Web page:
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State and Local Government Law

2012

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Articles 271 - 282 of 282

Full-Text Articles in Law

Not As Bad As You Think: Why Garcetti V. Ceballos Makes Sense, Kermit Roosevelt Iii Jan 2012

Not As Bad As You Think: Why Garcetti V. Ceballos Makes Sense, Kermit Roosevelt Iii

Faculty Scholarship at Penn Carey Law

No abstract provided.


Building Democracy In Japan, Mary Alice Haddad Dec 2011

Building Democracy In Japan, Mary Alice Haddad

Mary Alice Haddad

How is democracy made real? How does an undemocratic country create new institutions and transform its polity such that democratic values and practices become integral parts of its political culture? These are some of the most pressing questions of our times, and they are the central inquiry of Building Democracy in Japan. Using the Japanese experience as starting point, this book develops a new approach to the study of democratization that examines state-society interactions as a country adjusts its existing political culture to accommodate new democratic values, institutions and practices. With reference to the country's history, the book focuses on …


Historic Preservation Law, Sara Bronin, J Byrne Dec 2011

Historic Preservation Law, Sara Bronin, J Byrne

Sara C. Bronin

This book was written for anyone interested in the increasingly important area of historic preservation law. With this book, we hope to advance and encourage the teaching of preservation law, shape the way the field is conceived, and create a practical resource that will be consulted by attorneys and other preservation professionals. Our approach to the subject is reasonably straightforward. We present the most significant legal issues in preservation and place them in a contemporary context, identifying contested questions and areas of reform. The format of the book is traditional: edited leading cases with notes that provide explanation, extension, and …


Invisible Federalism And The Electoral College, Derek Muller Dec 2011

Invisible Federalism And The Electoral College, Derek Muller

Derek T. Muller

What role do States have when the Electoral College disappears? With the enactment of the National Popular Vote on the horizon and an imminent presidential election in which a nationwide popular vote determines the winner, States would continue to do what they have done for hundreds of years — administer elections. The Constitution empowers States to decide who votes for president, and States choose who qualifies to vote based on factors like age or felon status. This power of States, a kind of “invisible federalism,” is all but ignored in Electoral College reform efforts. In fact, the power of the …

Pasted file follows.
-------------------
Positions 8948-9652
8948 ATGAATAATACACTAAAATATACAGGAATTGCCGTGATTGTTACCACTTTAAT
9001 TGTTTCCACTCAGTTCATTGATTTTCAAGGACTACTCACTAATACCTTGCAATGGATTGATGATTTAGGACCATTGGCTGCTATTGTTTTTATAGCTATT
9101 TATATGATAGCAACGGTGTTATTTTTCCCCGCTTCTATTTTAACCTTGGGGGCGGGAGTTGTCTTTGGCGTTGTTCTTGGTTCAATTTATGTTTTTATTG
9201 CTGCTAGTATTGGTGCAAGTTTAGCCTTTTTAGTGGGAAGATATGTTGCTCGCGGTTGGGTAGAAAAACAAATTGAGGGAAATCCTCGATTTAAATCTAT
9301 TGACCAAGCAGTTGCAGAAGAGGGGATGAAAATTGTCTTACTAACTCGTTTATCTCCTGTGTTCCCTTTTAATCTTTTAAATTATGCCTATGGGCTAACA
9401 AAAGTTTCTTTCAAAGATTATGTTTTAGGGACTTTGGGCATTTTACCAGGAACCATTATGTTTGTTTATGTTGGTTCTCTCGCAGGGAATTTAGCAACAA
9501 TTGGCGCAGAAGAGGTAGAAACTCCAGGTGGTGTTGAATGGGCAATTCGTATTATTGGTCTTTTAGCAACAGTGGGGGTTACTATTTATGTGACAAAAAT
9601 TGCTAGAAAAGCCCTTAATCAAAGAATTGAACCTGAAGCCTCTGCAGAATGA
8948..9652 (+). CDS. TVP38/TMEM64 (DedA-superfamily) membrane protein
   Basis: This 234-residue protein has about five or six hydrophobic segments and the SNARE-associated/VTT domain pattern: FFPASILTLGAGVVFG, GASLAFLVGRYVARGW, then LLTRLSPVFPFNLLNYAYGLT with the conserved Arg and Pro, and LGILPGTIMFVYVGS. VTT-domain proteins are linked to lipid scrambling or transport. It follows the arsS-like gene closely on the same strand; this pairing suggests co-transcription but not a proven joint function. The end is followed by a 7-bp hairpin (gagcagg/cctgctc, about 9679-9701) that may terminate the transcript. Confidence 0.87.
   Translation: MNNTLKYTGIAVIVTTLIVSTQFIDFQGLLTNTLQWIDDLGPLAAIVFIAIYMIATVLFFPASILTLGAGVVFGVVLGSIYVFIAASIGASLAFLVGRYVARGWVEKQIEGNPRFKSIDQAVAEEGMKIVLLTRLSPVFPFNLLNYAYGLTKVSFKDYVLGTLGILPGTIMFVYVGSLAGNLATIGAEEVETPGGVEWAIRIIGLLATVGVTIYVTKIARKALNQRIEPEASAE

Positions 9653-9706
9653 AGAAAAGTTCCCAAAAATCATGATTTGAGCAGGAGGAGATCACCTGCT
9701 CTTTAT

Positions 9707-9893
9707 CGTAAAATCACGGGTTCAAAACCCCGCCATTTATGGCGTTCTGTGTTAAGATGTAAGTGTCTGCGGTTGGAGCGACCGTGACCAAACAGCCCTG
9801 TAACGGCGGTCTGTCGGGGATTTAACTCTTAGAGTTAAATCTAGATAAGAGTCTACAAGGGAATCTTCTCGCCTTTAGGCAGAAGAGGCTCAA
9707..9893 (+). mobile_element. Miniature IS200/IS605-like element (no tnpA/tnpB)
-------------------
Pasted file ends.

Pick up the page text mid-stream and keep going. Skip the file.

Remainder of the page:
Adr And State And Local Government Practice (Forthcoming), Steven Gonzales Dec 2011

Adr And State And Local Government Practice (Forthcoming), Steven Gonzales

Steven Gonzales

No abstract provided.


Papers, Please: Does The Constitution Permit The States A Role In Immigration Enforcement?, John C. Eastman Dec 2011

Papers, Please: Does The Constitution Permit The States A Role In Immigration Enforcement?, John C. Eastman

John C. Eastman

This Essay explores the legal challenges two immigration bills, Arizona’s 2010 S.B. 1070 and Alabama’s 2011 H.B. 56, and addresses how the Department of Justice (DOJ) fundamentally misunderstands the nature of state sovereignty and federalism, and concludes that, with the possible exception of one provision of the Arizona law, the states are acting well within their authority to protect the health, safety, and welfare of their residents without intruding on the plenary power over immigration and naturalization that the U.S.  Constitution vests in Congress.


Throw The Book At Them: Testing Mortgagor Remedies In Foreclosure Proceedings After U.S. Bank V. Ibanez, Claire Ward Dec 2011

Throw The Book At Them: Testing Mortgagor Remedies In Foreclosure Proceedings After U.S. Bank V. Ibanez, Claire Ward

Claire Alexis Ward